No economic hardship exception in Mass. health law
■ A recent court decision leaves workers who can't afford premiums of employer-sponsored plans without coverage and dependent on federal reforms for help.
By Amy Lynn Sorrel — Posted May 31, 2010
A Massachusetts high court ruling highlights what some patient advocates are calling a hole in the state's landmark 2006 health reform law for individuals who cannot afford work-based health insurance. But they are optimistic that the federal reform law eventually will close that gap.
The Massachusetts Supreme Judicial Court ruled April 13 that the Commonwealth Connector was not required to consider whether a worker who could not afford the insurance his employer offered was eligible for a waiver allowing him to participate in the state-sponsored coverage program. Commonwealth Care provides free or subsidized health care coverage to low-income residents who otherwise don't have access to insurance.
Daniel Provencal and his wife argued that the state should have granted them a waiver because they could not afford their share of an employer-offered health plan, yet they were eligible for Commonwealth Care in other respects. Provencal's 2007 income was $24,239 -- roughly 177% of the federal poverty level and well below Commonwealth Care's 2007 eligibility cap of $41,076 for a household of two, according to court records.
But under the state reform law, workers who have an employer contributing at least 33% toward an individual health plan or 20% toward a family plan do not qualify for Commonwealth Care. Provencal's employer met those standards.
The Provencals, who would have had to spend 20% of Daniel's gross income on premiums, turned to the courts after the Connector refused to consider their waiver request. They argued that the state had a duty under the health reform law to set up such a way to opt in.
The justices, however, unanimously ruled that the statute gave the Connector broad discretion to determine whether and in what circumstances to waive the exclusion for individuals with access to employer-subsidized insurance.
"If the Legislature had intended to create an economic hardship exemption to the [employer-subsidized insurance] exclusion, thereby allowing individuals like the Provencals to participate in Commonwealth Care, it could have included specific language," the high court said.
Consumer advocates said the state's failure to establish a waiver program undermines the primary goal of health reform: to expand access to health coverage.
"One of the biggest groups left out of health reform was people with unaffordable employer coverage," said Brian Rosman, research director for Health Care For All, a consumer advocacy group that filed a friend-of-the-court brief in the case.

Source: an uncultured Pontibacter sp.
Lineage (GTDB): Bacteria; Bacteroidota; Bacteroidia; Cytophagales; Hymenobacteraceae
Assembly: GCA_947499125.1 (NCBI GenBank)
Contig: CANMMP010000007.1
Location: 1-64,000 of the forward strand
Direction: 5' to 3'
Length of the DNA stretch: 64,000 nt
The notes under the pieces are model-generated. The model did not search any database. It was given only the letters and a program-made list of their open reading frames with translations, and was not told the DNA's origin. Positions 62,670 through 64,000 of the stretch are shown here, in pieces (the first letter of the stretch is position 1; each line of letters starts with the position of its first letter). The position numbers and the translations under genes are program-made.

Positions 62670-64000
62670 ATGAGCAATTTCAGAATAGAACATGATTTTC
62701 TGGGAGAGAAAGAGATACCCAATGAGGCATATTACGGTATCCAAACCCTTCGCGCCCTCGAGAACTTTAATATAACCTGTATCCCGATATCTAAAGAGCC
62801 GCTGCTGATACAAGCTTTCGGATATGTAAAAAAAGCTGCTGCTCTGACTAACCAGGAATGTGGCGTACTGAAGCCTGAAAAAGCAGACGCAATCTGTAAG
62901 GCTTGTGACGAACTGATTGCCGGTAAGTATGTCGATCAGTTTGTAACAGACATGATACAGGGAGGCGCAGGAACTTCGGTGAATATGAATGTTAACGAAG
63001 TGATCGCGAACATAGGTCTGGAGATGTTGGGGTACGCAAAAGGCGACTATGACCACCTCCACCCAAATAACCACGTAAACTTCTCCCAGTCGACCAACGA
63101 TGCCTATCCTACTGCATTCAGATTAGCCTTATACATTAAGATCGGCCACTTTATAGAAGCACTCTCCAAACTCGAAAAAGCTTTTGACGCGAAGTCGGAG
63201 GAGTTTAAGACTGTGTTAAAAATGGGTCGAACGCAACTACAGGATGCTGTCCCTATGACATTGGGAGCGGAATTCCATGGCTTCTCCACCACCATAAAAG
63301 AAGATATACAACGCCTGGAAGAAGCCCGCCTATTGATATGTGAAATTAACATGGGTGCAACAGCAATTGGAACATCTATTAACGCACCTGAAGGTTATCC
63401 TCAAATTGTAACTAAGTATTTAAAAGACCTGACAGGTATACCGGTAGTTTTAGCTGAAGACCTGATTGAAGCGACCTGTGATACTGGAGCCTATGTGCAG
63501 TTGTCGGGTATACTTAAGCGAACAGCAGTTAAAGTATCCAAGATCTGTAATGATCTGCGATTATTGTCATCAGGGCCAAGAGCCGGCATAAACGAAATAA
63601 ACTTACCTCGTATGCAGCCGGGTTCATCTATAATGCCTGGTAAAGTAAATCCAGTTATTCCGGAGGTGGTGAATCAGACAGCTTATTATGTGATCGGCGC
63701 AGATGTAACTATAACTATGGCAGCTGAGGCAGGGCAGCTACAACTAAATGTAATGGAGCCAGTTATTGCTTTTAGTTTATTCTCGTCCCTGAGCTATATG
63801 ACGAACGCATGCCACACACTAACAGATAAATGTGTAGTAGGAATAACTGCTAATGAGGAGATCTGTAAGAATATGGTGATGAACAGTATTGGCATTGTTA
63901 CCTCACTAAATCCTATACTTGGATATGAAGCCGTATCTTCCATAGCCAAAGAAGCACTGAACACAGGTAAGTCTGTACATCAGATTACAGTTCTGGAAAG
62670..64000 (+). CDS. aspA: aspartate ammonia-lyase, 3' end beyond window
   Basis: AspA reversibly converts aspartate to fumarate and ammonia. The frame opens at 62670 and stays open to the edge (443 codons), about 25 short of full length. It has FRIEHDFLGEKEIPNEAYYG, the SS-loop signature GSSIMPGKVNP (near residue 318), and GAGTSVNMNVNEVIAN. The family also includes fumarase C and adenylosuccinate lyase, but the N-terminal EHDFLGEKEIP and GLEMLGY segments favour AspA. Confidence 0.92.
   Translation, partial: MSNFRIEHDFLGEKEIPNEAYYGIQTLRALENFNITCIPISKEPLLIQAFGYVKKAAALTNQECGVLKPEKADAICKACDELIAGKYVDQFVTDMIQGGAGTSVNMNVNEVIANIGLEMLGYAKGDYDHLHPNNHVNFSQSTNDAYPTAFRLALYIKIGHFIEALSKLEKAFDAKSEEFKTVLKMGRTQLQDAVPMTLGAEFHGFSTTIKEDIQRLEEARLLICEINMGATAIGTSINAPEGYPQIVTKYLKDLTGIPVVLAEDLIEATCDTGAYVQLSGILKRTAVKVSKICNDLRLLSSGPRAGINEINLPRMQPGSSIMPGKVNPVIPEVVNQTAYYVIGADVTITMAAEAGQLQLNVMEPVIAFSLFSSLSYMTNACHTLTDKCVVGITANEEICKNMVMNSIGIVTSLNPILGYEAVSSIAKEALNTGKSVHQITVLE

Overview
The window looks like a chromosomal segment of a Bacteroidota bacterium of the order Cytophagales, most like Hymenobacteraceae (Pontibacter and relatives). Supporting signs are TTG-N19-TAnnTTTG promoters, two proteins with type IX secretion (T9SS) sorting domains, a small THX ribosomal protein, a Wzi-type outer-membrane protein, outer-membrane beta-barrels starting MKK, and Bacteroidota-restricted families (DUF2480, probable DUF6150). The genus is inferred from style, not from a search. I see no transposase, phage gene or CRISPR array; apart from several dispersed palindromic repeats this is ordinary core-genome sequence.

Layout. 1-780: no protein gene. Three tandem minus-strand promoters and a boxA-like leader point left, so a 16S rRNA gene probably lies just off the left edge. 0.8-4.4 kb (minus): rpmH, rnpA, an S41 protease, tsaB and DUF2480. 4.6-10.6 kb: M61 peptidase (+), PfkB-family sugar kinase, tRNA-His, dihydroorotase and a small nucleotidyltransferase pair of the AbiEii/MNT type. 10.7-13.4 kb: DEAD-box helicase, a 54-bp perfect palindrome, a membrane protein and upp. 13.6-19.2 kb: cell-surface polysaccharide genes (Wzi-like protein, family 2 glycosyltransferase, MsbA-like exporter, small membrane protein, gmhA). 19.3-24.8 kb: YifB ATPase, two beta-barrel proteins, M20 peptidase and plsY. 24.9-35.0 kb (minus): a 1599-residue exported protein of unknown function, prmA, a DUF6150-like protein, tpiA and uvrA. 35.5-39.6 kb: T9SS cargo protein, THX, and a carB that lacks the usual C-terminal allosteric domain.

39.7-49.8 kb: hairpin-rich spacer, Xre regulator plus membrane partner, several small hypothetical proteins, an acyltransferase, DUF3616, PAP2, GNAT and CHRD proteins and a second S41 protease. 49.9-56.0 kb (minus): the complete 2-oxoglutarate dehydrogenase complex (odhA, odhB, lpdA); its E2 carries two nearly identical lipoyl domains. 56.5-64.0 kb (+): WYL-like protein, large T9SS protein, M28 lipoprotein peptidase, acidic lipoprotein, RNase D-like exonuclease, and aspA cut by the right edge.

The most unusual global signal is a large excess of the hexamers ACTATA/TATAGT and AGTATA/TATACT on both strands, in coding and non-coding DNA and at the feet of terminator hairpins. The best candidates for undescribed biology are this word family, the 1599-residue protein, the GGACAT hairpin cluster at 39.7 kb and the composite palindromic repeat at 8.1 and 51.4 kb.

Patti Prunhuber, the Provencals' attorney, estimated that the ruling leaves as many as 40,000 people in this category stranded without coverage. The law may give the state leeway in developing a waiver program, but it does not allow them to ignore it, she said. "It's now quite clear there is a huge gap for working poor families."
The high court said the law indicated only that the Connector "may waive" the exclusion, and "no implementing regulations delineate substantive criteria and procedural mechanisms for such a waiver."
But Prunhuber said the legislation does provide some direction, pointing to provisions that allow employers to pay to Commonwealth Care what they otherwise would contribute to a worker's private health coverage.
Officials for the Connector declined to comment on the decision, though the agency did study the waiver issue. The authority opted, however, not to institute such a program, due largely to financial constraints and potential disruptions in the private health insurance market, according to a June 2008 letter to state legislative committees.
The Connector projected that allowing low-income employees with access to work-based insurance into Commonwealth Care could cost an additional $338 million to $558 million by 2012, depending on how many employees would make the switch and the level of employer contributions.
As of April 1, the state-subsidized program covered about 157,000 individuals at a yearly cost of $800 million, according to the latest Connector statistics. As of spring 2009, only 2.7% of state residents were uninsured.
Financial considerations are valid, Prunhuber said. "But they can be addressed through the adoption of criteria that don't open the floodgates."
Health Reform For All has proposed a pilot project that would base access on an affordability scale, Rosman said. The Connector's 2008 letter said it would continue to examine such options.
Meanwhile, the federal health reform law might address the issue in a few years, said Victoria Pulos. She's a health law attorney with the Massachusetts Law Reform Institute, a nonprofit legal advocacy organization for low-income individuals.
Under the federal law, people whose insurance costs exceed a certain percentage of their income may qualify for refundable tax credits to purchase coverage through a health insurance exchange, said Pulos, who assisted the Provencals in their case.
The federal reform statute "recognizes that if people are offered insurance at work, they should take that first ... but at least everybody agrees affordability is a standard that makes sense," she said. "Unfortunately, Massachusetts may have to wait until 2014."